Yes Bill, post 28 does make sense-- and it points out the excess baggage we carry around with our choice of words.
I'd say that "Joints are flexed, weight centered, muscles relaxed and poised to react" is being stacked. The tennis player can relax his muscles more, since there are no external forces acting on them , they are just upright and "ready". But notice what happens at the moment the opponent serves the ball. The player, once rocking from side to side experiences a general stiffening and the rocking momentarily stops -- co-contraction! The CM stabilizes over the feet and can be moved in any direction.
The notion that co-contraction stabilizes the joint makes it sound like you should be a statue. However, co-contraction also occurs when making fine adjustments -- eg. like when threading a needle, your hands and fingers do more than just push - they aim. They stabilize the thread and needle as you can move the hole of the needle overtop of the stationary thread. So, co-contraction does is make movements themselves very accurate. How?
Let's get back to skiing, where co-contraction will assist in accurately bringing the feet under the CM or, the CM over the feet. (Do you move the thread or the needle?)
I think we all notice some increased tension within our bodies when we ski on very stiff skis. That can be attributed to co-contraction trying to keep us in the sweet-spot. This is no different than the "relaxed and ready" tennis player moments before impact of the serve. To my mind co-contraction resists overshoot, and transmits movements at the feet to higher joints in the body, which enhances proprioception. This has an immediate effect on your automatic balancing moves, as a result your balance improves.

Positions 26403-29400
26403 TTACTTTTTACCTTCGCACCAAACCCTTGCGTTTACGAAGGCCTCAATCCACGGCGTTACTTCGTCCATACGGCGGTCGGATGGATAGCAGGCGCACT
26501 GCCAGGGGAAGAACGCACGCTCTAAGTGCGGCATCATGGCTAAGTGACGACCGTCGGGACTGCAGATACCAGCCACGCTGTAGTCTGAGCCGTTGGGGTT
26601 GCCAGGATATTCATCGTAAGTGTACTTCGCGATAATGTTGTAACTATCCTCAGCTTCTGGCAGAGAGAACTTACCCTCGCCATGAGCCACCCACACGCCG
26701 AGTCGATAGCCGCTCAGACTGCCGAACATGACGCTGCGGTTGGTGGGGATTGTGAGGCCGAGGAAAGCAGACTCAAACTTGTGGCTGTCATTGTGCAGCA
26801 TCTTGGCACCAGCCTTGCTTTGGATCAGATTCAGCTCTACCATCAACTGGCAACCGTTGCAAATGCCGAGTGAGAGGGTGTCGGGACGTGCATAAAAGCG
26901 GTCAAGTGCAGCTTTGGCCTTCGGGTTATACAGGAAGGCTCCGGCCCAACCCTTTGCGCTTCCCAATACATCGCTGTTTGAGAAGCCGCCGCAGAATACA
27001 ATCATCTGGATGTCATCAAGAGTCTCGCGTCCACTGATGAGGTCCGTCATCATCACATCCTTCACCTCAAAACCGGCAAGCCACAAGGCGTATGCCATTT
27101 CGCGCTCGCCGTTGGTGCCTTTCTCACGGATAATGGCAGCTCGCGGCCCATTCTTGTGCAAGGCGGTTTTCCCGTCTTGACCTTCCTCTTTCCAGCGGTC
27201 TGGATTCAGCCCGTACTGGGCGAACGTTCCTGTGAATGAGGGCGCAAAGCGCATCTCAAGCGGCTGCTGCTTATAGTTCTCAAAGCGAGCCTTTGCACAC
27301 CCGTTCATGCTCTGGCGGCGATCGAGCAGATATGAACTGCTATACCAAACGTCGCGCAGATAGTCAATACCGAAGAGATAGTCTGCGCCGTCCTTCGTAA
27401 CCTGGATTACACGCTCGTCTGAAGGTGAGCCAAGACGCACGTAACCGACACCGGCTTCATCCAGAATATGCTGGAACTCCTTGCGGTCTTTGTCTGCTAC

Another cheesy example.... In a deli you pickup a piece of cheese. How heavy is it? Do you hold the cheese motionless at the end of a very tense arm, or do you hold it gently, moving it up and down?
In the motionless case, you can tense so much that the weight virtually disappears -- you've short-circuited your proprioceptive system.
In the more gentley held (dare I say "relaxed"?) case you're creating a functional tension that allows you to sense the weight of the cheese more accurately. In comparison to full-on arm locked tension, the more "relaxed" case does have some tension. It was created by co-contraction.
Ever hear the direction to "activate the core" when skiing? Abs and back pulling against each other? That's co-contraction. It lets you accurately detect and react to movements in the spine/hips.
At least, that's how I understand it to work. So to me, "stacked" is equivalent to :
"Joints are flexed, weight centered, muscles relaxed and poised to react."
When "muscles relaxed and poised to react" means "muscles in a state of functional tension". The method to develop that "functional tension" is "co-contraction".
Does that all make sense?